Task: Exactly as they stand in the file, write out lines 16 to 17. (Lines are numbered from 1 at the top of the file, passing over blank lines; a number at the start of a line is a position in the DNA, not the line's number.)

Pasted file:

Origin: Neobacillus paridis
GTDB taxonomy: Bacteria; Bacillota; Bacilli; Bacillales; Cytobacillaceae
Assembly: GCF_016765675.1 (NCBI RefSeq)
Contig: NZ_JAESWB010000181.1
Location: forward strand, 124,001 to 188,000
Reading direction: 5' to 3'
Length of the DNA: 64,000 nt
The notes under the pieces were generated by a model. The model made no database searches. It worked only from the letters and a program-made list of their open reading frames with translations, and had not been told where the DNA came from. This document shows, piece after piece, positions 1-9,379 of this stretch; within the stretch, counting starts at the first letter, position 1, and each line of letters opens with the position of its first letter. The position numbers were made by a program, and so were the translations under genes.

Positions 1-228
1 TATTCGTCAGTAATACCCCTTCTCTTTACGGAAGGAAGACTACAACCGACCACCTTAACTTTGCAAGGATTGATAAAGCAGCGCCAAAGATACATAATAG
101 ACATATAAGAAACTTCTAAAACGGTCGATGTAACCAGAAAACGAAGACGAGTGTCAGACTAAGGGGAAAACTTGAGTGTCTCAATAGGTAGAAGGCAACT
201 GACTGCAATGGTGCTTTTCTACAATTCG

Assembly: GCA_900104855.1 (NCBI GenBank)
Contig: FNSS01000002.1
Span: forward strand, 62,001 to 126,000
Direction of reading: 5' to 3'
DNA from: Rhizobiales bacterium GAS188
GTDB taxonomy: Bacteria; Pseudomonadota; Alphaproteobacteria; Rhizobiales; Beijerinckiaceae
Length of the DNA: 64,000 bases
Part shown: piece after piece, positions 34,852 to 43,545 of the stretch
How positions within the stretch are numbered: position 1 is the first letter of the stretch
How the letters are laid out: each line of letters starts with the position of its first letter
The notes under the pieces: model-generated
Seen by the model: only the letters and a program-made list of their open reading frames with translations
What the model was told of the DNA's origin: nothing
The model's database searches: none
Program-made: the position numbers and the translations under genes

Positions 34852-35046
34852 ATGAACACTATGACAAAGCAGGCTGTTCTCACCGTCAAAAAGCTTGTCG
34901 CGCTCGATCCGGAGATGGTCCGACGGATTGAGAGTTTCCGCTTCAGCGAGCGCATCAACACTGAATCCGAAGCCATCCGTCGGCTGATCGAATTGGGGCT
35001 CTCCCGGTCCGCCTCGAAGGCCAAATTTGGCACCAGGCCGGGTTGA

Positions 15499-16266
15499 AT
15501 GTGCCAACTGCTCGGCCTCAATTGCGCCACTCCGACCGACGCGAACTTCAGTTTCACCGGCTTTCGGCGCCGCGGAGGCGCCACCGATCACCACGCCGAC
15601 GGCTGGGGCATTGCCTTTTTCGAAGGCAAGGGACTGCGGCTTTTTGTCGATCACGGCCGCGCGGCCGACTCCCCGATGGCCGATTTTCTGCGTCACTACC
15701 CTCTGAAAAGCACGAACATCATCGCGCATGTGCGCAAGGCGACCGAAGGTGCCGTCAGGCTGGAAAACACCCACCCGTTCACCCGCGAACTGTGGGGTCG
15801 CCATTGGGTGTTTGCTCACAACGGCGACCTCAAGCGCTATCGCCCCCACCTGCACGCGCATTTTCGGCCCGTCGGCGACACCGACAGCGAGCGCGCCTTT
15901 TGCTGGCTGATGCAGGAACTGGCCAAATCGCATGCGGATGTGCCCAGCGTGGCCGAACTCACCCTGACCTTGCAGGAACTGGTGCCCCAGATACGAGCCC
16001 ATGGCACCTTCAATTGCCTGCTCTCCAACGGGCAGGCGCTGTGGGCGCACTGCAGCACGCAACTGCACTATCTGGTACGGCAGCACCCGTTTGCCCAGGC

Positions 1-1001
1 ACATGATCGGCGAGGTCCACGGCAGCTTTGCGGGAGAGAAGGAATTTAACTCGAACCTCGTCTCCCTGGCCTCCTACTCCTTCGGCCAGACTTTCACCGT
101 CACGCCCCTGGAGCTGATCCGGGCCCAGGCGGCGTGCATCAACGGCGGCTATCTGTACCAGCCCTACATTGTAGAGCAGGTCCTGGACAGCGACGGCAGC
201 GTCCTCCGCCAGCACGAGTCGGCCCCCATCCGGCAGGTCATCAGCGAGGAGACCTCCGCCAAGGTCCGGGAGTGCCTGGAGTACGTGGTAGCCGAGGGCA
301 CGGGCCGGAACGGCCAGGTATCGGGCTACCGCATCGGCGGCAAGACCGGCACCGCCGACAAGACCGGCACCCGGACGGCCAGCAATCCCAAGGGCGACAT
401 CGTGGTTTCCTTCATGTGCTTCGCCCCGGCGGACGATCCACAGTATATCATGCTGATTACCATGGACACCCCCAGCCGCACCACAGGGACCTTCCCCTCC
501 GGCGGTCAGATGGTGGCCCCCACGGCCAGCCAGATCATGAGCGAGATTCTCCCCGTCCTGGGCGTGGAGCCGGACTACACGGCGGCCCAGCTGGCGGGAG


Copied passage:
Direction of reading: 5' to 3'
DNA from: Rhizobiales bacterium GAS188